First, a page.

LA Times endorsements, plus some words of hope for democracy > Dogecointool

LA Times endorsements, plus some words of hope for democracy

Good morning. I’m Paul Thornton, and it is Saturday, Nov. 5, 2022. Election day is this Tuesday; if you’re in Los Angeles County, click here to find information on vote centers and returning your mail-in ballot. Let’s look back at the week in Opinion.

This close to an election, normally I’d devote this space almost exclusively to endorsements by The Times Editorial Board and resources for voters. The thinking is that most citizens are beyond persuasion by this point, and the only thing left for voters to do is cast their ballots, if they haven’t done so already.

But this is far from an ordinary time, and that was true before Paul Pelosi was assaulted in his San Francisco home by an intruder reportedly looking to kidnap his spouse, House Speaker Nancy Pelosi. The 2022 midterm elections are the first votes of any national consequence since the Jan. 6, 2021, insurrection. In a speech Wednesday, President Biden warned that democracy is on the ballot, which may fall a little flat in California, where the race for Los Angeles mayor has remained focused almost entirely on the city’s numerous pressing issues (never mind one candidate’s unceasing barrage of ads) and pitches on propositions that deal with real policy matters. That’s what living in a state without 2020 election deniers on the ballot affords us — a vote on actual issues.

Other states aren’t as lucky, and voters in places like Arizona, Pennsylvania and Texas face control by or further entrenchment of officials who deny that Biden won in 2020 and would toss aside election results they find inconvenient. This was clear before the attack on Pelosi’s husband a week ago, a stark reminder that powerful political forces in this country no longer have use for the peaceful transfer of power.

So while we in California luxuriate in issue-driven (though nauseating) political ads and real choices on electric car incentives, arts education and abortion rights, millions of our fellow citizens elsewhere in the country risk coming out on the other side of Tuesday in an environment not unlike what led to Jan. 6.

May the winner of the most votes actually end up serving, and may those winners accept defeat when it eventually comes to them. This is a simple wish, something a child might learn in kindergarten about American democracy — but today it counts as a political statement. It’s where we are.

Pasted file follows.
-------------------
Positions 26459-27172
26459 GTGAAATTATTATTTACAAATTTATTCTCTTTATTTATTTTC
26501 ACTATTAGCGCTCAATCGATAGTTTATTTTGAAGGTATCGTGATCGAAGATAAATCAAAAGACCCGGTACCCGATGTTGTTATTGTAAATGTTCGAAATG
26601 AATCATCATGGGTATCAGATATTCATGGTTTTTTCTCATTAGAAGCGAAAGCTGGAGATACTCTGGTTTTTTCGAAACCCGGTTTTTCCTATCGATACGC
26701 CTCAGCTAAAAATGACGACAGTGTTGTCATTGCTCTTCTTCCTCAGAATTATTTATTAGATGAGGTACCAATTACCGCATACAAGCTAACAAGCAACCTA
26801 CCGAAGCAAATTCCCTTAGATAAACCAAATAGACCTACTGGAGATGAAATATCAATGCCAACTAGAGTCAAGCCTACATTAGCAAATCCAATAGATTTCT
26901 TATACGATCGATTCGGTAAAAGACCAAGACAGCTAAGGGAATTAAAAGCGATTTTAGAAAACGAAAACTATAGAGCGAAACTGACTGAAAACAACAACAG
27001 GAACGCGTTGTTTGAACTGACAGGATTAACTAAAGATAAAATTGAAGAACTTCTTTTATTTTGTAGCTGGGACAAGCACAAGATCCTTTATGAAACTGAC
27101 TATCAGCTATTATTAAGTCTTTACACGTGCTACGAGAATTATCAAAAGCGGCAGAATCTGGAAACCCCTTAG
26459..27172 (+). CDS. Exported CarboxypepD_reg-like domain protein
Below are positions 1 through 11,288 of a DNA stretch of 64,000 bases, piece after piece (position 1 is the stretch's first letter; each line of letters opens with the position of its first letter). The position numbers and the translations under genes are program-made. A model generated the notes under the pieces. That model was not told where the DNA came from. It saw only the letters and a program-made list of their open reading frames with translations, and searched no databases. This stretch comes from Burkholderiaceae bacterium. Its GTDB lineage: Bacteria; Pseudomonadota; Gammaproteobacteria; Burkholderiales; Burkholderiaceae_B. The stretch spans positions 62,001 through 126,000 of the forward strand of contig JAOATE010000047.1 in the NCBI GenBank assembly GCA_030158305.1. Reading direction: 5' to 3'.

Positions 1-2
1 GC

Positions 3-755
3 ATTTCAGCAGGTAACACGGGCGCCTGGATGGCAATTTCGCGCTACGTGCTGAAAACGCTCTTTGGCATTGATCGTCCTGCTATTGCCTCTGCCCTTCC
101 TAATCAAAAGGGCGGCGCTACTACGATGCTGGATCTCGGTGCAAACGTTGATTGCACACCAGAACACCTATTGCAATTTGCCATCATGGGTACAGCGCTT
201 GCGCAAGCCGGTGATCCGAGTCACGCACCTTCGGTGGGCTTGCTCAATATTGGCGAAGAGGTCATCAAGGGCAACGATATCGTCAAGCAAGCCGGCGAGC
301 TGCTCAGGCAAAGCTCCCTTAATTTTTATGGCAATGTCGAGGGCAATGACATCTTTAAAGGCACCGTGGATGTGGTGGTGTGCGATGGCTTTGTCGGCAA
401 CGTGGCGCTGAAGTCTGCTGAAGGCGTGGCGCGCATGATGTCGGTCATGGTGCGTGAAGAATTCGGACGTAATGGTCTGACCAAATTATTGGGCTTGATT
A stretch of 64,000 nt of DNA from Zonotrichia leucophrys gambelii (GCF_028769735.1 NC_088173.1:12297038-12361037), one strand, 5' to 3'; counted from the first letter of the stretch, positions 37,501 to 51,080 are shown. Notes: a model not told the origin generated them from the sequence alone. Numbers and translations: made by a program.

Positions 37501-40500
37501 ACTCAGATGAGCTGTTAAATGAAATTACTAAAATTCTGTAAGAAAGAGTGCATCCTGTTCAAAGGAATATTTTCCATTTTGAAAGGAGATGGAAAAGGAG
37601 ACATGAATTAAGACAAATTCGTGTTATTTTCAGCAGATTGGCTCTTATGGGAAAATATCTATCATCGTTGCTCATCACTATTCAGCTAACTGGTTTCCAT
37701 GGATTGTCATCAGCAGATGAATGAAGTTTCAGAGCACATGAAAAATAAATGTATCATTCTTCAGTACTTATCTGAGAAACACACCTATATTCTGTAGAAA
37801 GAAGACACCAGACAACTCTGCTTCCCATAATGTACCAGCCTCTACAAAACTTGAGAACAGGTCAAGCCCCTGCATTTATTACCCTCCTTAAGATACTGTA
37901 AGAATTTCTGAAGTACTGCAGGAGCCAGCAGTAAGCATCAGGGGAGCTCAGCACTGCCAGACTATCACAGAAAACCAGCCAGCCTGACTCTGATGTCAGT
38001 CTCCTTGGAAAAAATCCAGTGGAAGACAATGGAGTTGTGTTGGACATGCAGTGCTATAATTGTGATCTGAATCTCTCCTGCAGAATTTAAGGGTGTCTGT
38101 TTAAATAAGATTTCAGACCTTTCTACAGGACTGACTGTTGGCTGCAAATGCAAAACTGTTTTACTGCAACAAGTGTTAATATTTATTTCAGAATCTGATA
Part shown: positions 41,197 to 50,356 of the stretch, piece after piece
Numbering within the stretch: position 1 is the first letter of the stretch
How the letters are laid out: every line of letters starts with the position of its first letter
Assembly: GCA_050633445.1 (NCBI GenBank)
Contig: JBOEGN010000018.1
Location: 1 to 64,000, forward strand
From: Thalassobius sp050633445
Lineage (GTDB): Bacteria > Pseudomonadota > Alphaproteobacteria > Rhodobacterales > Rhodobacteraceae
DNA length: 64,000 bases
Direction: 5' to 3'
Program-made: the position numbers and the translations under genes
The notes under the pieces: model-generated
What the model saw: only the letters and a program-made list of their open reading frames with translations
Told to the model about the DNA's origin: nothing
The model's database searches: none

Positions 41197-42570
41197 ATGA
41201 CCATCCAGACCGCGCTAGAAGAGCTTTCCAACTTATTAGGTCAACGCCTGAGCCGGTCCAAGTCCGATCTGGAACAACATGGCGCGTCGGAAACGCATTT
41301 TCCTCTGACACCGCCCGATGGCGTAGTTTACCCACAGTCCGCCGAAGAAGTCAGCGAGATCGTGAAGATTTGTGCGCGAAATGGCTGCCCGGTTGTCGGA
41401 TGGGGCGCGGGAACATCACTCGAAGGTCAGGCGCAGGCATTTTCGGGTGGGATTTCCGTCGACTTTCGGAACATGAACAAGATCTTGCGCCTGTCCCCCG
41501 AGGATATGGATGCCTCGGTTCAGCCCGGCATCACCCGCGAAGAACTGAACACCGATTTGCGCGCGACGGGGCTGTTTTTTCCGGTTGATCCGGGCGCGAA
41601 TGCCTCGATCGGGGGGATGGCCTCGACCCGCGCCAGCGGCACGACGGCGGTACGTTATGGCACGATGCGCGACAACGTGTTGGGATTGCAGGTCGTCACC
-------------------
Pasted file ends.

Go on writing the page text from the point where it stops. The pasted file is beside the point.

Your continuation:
Click here for The Times’ guide to the midterm election. To find where to drop off your ballot or vote at a vote center in Southern California (not just L.A. County), click here.

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Here is the complete list of editorial board endorsements for the Nov. 8 vote. You can also find this list at latimes.com/endorsements.
Proposition 1: Yes
Propositions 26 and 27: No
Proposition 28: Yes
Proposition 29: No
Proposition 30: No
Proposition 31: Yes
L.A. mayor: Karen Bass
L.A. city attorney: Hydee Feldstein Soto
L.A. city controller: Kenneth Mejia
L.A. City Council District 5: Katy Young Yaroslavsky
L.A. City Council District 11: Erin Darling
L.A. City Council District 13: Hugo Soto-Martínez
L.A. City Council District 15: Tim McOsker
Proposition LH (city of Los Angeles): Yes
Proposition SP (city of Los Angeles): No
Proposition ULA (city of Los Angeles): Yes
Los Angeles County sheriff: Robert Luna
L.A. County Measure A: Yes
L.A. County Measure C: Yes
L.A. County Board of Supervisors, District 3: Lindsey Horvath
L.A. Community College District Board of Trustees, Seat 2: Steven Veres
L.A. Community College District Board of Trustees, Seat 4: Sara Hernandez
L.A. Community College District Board of Trustees, Seat 6: Gabriel Buelna
L.A. Community College District Board of Trustees, Seat 7: Kelsey Iino
L.A. Community College District Measure LA: Yes
LAUSD Board District 2: María Brenes
LAUSD Board District 6: Kelly Gonez
L.A. Superior Court Office No. 60: Abby Baron
L.A. Superior Court Office No. 67: Fernanda Maria Barreto
L.A. Superior Court Office No. 70: Holly Hancock
L.A. Superior Court Office No. 90: Melissa Lyons
L.A. Superior Court Office No. 118: Melissa Hammond
L.A. Superior Court Office No. 151: Patrick Hare
California Supreme Court chief justice: Yes on Patricia Guerrero
California Supreme Court associate justices: Yes on retaining Goodwin Liu, Joshua P. Groban and Martin J. Jenkins
2nd District Court of Appeals: Yes on retaining all justices
Lieutenant governor: Eleni Kounalakis
Secretary of state: Shirley Weber
State attorney general: Rob Bonta
State controller: Lanhee Chen
State treasurer: Fiona Ma
State insurance commissioner: Ricardo Lara
State superintendent of public instruction: Tony Thurmond
State Senate District 20: Caroline Menjivar
State Senate District 28: Lola Smallwood-Cuevas
State Assembly District 39: Juan Carrillo
State Assembly District 40: Pilar Schiavo
State Assembly District 51: Rick Chavez Zbur
State Assembly District 61: Tina McKinnor
State Assembly District 69: Josh Lowenthal
U.S. Senate: Alex Padilla
U.S. Congressional District 27: Christy Smith
U.S. Congressional District 37: Sydney Kamlager
U.S. Congressional District 40: Asif Mahmood
U.S. Congressional District 41: Will Rollins
U.S. Congressional District 42: Robert Garcia
U.S. Congressional District 45: Jay Chen
U.S. Congressional District 47: Katie Porter
U.S. Congressional District 49: Mike Levin

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